action, the court must consider "the pleadings and
supporting and opposing affidavits stating the facts on which
the liability or defense is based." Id. §
27.006(a) (West 2015).
Texas Supreme Court has explained the meaning of the
requirement that the nonmovant establish by "clear and
specific evidence a prima facie case." In re
Lipsky, 460 S.W.3d 579, 590-91 (Tex. 2015) (orig.
proceeding). "Clear" means "unambiguous, sure
or free from doubt," and "specific" means
"explicit or relating to a particular named thing."
Id. at 590. A "prima facie case" is
"the minimum quantum of evidence necessary to support a
rational inference that the allegation of fact is true."
Id. (citing In re E.I. Du Pont de Nemours &
Co., 136 S.W.3d 218, 223 (Tex. 2004)). It refers to
evidence sufficient as a matter of law to establish a given
fact if it is not rebutted or contradicted. Id.
(citing Simonds v. Stanolind Oil & Gas Co., 136
S.W.2d 207, 209 (Tex. 1940)). The "clear and specific
evidence" requirement does not impose an elevated
evidentiary standard, nor does it categorically reject
circumstantial evidence. Id. at 591. But it requires
more than mere notice pleading. Id. at 590-91.
Instead, a plaintiff must provide enough detail to show the
factual basis for its claim. Id. at 590.
review questions of statutory construction de novo.
Molinet v. Kimbrell, 356 S.W.3d 407, 411 (Tex.
2011). We consider de novo the legal question of whether the
movant has established by a preponderance of the evidence
that the challenged legal action is covered by the TCPA.
Serafine v. Blunt, 466 S.W.3d 352, 357 (Tex.
App.-Austin 2015, no pet.). We also review de novo a trial
court's determination of whether a nonmovant has
presented clear and specific evidence establishing a prima
facie case of each essential element of the challenged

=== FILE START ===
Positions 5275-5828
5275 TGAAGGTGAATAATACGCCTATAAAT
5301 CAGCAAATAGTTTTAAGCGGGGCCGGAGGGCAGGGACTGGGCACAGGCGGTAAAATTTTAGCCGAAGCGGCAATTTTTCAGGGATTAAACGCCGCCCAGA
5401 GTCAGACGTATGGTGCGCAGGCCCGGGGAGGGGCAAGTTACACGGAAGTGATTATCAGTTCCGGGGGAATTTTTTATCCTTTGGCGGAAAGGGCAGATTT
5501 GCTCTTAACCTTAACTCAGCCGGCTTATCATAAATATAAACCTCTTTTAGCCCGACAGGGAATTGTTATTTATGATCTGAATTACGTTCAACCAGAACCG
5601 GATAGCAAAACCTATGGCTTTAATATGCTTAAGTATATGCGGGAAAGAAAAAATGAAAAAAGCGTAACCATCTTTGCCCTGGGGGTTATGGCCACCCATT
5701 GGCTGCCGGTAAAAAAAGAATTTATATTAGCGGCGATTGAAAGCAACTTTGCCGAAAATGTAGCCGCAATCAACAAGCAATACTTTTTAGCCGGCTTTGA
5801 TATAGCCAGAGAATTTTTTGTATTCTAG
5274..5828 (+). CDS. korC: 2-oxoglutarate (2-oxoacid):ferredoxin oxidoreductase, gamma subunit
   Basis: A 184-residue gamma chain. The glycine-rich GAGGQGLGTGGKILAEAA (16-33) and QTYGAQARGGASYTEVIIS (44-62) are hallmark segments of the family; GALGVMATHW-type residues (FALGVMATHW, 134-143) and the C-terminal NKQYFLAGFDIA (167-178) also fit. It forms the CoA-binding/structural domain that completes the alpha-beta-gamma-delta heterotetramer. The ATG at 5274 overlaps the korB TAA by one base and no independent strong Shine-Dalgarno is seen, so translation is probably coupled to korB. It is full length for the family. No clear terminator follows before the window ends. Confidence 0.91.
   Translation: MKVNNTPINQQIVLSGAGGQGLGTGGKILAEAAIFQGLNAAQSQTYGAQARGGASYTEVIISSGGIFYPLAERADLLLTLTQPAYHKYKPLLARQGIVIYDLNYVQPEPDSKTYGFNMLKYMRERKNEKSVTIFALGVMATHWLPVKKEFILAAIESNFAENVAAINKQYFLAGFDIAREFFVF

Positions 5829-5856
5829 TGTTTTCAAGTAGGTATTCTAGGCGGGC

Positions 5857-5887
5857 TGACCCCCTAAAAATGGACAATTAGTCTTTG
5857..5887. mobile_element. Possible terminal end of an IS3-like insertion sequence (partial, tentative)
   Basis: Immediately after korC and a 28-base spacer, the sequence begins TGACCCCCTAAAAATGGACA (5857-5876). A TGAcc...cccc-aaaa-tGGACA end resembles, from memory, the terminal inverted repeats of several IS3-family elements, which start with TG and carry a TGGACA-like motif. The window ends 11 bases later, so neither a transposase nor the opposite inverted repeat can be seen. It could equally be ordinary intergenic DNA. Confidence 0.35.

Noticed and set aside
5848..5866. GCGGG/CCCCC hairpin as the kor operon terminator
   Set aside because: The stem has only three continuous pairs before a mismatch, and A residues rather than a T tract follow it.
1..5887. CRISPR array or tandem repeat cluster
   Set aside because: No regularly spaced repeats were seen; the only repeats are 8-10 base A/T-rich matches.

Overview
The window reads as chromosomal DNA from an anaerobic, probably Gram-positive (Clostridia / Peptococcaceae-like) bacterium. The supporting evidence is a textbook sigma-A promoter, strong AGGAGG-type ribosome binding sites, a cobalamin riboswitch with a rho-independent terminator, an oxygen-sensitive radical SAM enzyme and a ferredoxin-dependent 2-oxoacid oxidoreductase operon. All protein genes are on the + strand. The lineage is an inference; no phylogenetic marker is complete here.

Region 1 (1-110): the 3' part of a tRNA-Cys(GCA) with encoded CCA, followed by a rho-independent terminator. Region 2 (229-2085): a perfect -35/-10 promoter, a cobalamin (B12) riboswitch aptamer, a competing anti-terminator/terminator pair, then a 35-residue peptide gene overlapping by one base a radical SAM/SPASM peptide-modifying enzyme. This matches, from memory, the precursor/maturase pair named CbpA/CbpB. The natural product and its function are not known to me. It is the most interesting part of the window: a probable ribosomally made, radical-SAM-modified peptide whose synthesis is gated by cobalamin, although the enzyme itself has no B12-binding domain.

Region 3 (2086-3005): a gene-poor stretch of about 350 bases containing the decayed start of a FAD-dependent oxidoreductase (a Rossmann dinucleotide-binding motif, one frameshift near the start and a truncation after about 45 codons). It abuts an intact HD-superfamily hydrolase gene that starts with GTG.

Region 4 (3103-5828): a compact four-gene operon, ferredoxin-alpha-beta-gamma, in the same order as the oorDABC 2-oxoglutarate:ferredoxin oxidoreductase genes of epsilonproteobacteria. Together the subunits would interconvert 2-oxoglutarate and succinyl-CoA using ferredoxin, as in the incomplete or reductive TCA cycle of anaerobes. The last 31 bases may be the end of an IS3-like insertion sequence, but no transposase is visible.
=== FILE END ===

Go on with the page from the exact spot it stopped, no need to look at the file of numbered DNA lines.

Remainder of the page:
claims. Id. We consider the pleadings and supporting
and opposing affidavits stating the facts on which the
liability or defense is based. Tex. Civ. Prac. & Rem.
Code Ann. § 27.006(a); Campbell v. Clark, 471
S.W.3d 615, 623 (Tex. App.-Dallas 2015, no pet.). We view the
pleadings and evidence in the light most favorable to the
nonmovant. Cheniere Energy, Inc. v. Lotfi, 449
S.W.3d 210, 214- 15 (Tex. App.-Houston [14th Dist.] 2014, no
of the TCPA
issue one, The Monitor contends that Henderson's lawsuit
is based on, relates to, and is in response to its exercise
of the right to free speech. Specifically, it urges that the
publications at issue are communications made in connection
with a matter of public concern. In response, Henderson
argues that defamatory statements are not considered
protected free speech and should be exempt from TCPA
TCPA defines "exercise of the right of free speech"
as a communication made in connection with a matter of public
concern. Tex. Civ. Prac. & Rem. Code Ann. §
27.001(4) (West 2015). A "matter of public concern"
includes an issue related to health or safety; environmental,
economic, or community well-being; the government; a public
official or public figure; or a good, product, or service in
the marketplace. Id. § 27.001(7). A
"communication" is defined to include "the
making or submitting of a statement or document in any form
or medium, including oral, visual, written, audiovisual, or
electronic." Id. § 27.001(1); see
Tex. Gov't Code Ann. § 311.005(13) (West 2013)
("Includes" and "including" generally
"are terms of enlargement and not of limitation or
exclusive enumeration"). The TCPA does not
discriminate between public and private communications as
long as they are made in connection with a matter of public
concern. Lippincott v. Whisenhunt, 462 S.W.3d 507,
509 (Tex. 2015) (per curium).
the plain language of the TCPA, The Monitor's
publications fall under the statutory definition of
"communication." See Tex. Civ. Prac. &
Rem. Code Ann. § 27.001(1). Furthermore, the
publications were in connection with a matter of public
concern because they were reporting alleged criminal activity
in the community. While the TCPA does not define community
well-being, Texas courts have held that statements regarding
misconduct or crime are statements regarding community
well-being. See Watson v. Hardman, 497 S.W.3d 601,
607 (Tex. App.-Dallas 2016, no pet.). In response to
Henderson's argument, we note that the Texas Supreme
Court has explicitly held that the TCPA applies to defamation
claims. See Adams v. Starside Custom Builders,
L.L.C., 547 S.W.3d 890, 897 (Tex. 2018).
asserted causes of action for defamation alleging that each
of The Monitor's articles regarding Rodney Wayne
Henderson were defamatory against him. For the reasons
discussed above, each of these actions are based on, relate
to, or are in response to The Monitor's exercise of its
right of free speech. See Tex. Civ. Prac. & Rem.
Code Ann. § 27.005(b). Because the TCPA applies, we
sustain The Monitor's first issue.